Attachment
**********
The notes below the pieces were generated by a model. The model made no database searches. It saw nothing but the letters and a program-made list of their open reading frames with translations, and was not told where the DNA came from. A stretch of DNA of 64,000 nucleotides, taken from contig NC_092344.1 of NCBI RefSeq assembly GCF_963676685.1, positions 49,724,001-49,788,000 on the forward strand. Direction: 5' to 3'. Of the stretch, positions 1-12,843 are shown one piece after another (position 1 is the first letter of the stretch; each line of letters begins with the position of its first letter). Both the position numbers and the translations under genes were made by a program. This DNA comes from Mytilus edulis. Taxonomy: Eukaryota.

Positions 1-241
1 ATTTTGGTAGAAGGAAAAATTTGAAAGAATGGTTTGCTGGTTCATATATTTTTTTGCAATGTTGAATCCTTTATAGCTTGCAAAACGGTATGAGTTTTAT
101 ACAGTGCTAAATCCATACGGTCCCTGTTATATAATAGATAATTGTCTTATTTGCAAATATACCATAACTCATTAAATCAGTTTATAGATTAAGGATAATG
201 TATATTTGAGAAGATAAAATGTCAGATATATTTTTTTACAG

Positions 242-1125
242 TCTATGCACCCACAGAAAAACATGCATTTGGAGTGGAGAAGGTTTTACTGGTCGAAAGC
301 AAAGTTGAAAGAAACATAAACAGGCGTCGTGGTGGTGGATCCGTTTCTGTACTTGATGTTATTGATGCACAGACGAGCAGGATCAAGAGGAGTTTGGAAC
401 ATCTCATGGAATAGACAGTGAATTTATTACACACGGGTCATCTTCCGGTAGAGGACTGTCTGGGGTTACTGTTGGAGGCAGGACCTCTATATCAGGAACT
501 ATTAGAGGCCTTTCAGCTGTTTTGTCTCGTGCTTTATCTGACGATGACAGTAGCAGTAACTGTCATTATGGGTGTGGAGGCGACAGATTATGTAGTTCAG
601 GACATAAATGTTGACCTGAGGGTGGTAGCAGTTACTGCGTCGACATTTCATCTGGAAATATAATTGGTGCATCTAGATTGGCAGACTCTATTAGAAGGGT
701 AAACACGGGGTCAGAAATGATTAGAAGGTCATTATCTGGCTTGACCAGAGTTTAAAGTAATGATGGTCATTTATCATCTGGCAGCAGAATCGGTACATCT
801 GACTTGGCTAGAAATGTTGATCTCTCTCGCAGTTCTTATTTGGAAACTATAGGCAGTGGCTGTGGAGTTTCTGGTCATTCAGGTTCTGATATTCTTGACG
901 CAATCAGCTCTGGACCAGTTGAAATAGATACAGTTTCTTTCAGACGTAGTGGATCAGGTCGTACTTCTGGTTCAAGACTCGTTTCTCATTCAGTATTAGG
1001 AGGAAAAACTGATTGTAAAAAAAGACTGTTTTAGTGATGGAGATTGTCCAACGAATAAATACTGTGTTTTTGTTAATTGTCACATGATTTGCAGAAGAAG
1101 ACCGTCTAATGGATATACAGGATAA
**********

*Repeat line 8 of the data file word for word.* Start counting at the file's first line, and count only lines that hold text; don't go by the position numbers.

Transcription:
301 AAAGTTGAAAGAAACATAAACAGGCGTCGTGGTGGTGGATCCGTTTCTGTACTTGATGTTATTGATGCACAGACGAGCAGGATCAAGAGGAGTTTGGAAC